How to Progress the Dumbbell Front Squat 

Increase the Weight 

To progress the dumbbell front squat, gradually increase the weight of the dumbbells you’re using.  

Gradually challenging your muscles with heavier loads will stimulate growth and strength development over time.  

Start with lighter weights and gradually work your way up as you feel comfortable and confident in maintaining proper form. 

Increase the Repetition Volume 

Another way to progress is by increasing the repetition volume.  

This means performing more sets and/or reps of the dumbbell front squat during your workouts.  

You can gradually add more sets or increase the number of repetitions per set to challenge your muscles further and promote muscular endurance and hypertrophy. 

Benefits of the Dumbbell Front Squat 

Quadriceps Muscular Growth 

The dumbbell front squat targets the quadriceps muscles, located at the front of your thighs.  

By squatting through a full range of motion, you can effectively stimulate muscle growth and development in the quadriceps, leading to stronger and more defined leg muscles. 

Spares the Low Back 

Compared to exercises like the back squat, the dumbbell front squat places less stress on the lower back.  

The front-loaded position of the dumbbells shifts the load to the front of your body, reducing the strain on your back muscles.  

This makes it a suitable alternative for individuals with lower back issues or those looking to vary their training routine. 

A Forgiving Front Rack 

The front rack position in the dumbbell front squat allows for a more forgiving grip compared to barbell front squats. It can be easier to maintain proper form and comfortably hold the dumbbells in position.  

This makes the exercise accessible to a wider range of individuals and provides a great option for those who struggle with barbell front squats.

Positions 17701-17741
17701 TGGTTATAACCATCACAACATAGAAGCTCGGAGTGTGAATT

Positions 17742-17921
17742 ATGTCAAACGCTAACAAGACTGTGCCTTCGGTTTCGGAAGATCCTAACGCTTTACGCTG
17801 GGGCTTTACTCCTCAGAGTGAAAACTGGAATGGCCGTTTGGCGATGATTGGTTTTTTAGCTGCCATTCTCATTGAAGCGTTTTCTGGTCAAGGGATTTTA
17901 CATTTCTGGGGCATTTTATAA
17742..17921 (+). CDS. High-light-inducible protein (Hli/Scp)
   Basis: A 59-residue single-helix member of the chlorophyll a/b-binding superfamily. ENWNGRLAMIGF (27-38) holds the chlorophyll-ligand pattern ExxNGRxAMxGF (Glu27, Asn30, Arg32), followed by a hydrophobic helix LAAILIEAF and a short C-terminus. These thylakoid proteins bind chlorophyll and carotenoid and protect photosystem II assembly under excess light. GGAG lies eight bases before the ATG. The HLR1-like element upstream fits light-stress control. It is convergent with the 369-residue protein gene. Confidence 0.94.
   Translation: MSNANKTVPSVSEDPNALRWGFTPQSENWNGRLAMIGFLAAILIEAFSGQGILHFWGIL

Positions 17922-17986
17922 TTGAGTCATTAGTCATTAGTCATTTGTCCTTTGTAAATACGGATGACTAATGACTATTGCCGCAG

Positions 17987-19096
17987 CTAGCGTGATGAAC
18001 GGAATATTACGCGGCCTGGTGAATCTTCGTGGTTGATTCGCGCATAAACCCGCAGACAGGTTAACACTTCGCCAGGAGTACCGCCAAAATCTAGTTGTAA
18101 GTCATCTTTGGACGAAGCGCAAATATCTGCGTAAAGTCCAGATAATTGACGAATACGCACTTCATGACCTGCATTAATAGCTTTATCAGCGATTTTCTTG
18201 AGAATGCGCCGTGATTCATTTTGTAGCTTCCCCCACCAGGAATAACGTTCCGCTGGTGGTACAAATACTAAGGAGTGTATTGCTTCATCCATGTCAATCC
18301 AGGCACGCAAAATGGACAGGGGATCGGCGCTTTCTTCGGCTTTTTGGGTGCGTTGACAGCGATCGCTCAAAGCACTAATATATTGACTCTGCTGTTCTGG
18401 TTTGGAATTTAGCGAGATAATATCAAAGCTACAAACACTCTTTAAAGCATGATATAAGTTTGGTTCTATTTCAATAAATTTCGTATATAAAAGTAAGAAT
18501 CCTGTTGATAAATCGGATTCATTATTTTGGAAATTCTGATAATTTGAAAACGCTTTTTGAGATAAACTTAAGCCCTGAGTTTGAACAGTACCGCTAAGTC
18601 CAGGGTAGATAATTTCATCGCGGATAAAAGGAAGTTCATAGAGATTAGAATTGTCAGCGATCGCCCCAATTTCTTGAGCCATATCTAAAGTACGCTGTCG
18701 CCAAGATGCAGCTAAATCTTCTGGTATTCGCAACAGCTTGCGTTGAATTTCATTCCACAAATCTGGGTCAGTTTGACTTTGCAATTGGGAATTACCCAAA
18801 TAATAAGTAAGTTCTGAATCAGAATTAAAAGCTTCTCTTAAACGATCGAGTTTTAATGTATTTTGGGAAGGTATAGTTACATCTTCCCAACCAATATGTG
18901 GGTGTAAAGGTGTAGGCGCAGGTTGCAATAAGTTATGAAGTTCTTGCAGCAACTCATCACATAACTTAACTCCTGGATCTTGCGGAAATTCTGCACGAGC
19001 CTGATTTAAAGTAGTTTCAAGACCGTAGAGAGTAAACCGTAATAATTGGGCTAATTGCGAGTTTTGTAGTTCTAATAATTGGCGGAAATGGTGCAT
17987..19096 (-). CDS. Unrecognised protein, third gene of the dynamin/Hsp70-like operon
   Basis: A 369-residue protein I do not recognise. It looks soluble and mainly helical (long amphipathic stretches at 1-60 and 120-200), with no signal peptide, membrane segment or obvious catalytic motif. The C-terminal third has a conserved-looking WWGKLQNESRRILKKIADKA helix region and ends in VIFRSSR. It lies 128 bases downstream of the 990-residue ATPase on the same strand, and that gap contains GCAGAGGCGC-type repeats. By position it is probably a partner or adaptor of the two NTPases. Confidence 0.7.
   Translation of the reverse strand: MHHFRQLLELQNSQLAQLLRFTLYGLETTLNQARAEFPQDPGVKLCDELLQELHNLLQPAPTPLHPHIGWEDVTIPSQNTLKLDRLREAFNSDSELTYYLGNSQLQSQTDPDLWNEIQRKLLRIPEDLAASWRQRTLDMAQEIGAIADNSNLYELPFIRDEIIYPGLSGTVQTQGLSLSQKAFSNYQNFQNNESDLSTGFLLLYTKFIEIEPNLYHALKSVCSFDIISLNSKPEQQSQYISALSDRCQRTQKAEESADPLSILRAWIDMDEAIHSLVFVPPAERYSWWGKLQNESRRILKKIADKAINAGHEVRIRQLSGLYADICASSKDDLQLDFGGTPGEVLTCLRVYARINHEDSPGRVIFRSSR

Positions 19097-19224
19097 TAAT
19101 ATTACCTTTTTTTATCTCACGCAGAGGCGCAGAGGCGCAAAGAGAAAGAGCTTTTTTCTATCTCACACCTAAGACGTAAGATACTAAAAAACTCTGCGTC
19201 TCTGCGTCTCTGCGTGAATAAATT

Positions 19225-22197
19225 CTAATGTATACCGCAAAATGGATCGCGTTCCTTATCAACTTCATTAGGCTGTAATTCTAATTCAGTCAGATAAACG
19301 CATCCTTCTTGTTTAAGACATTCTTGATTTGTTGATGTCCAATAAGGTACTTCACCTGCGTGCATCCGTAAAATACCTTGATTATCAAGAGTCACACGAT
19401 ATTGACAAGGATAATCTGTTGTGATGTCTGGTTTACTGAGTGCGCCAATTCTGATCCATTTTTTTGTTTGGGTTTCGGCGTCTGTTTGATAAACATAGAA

Muscles Worked by Dumbbell Front Squat 


The quadriceps, located in the front of your thighs, are the primary muscles targeted in the dumbbell front squat. They play a significant role in extending your knees as you rise from the squatting position. 

Glutes and Other Hip Extensors 

The glutes, along with other hip extensor muscles such as the hamstrings and adductors, are heavily engaged during the dumbbell front squat. They work to extend your hips and provide stability and power as you stand up from the squat. 

Postural Muscles and Core 

The dumbbell front squat also activates your postural muscles and core. These include the erector spinae muscles of the back, the abdominals, and the obliques. These muscles help maintain an upright posture and stabilize your spine throughout the movement. 

How to Program the Dumbbell Front Squat 

Low to Moderate Weight, Moderate to High Repetitions 

This programming style focuses on muscular endurance and hypertrophy. Choose a weight that allows you to perform around 8-12 repetitions with proper form. Perform 2-4 sets of this exercise, allowing enough rest between sets to recover.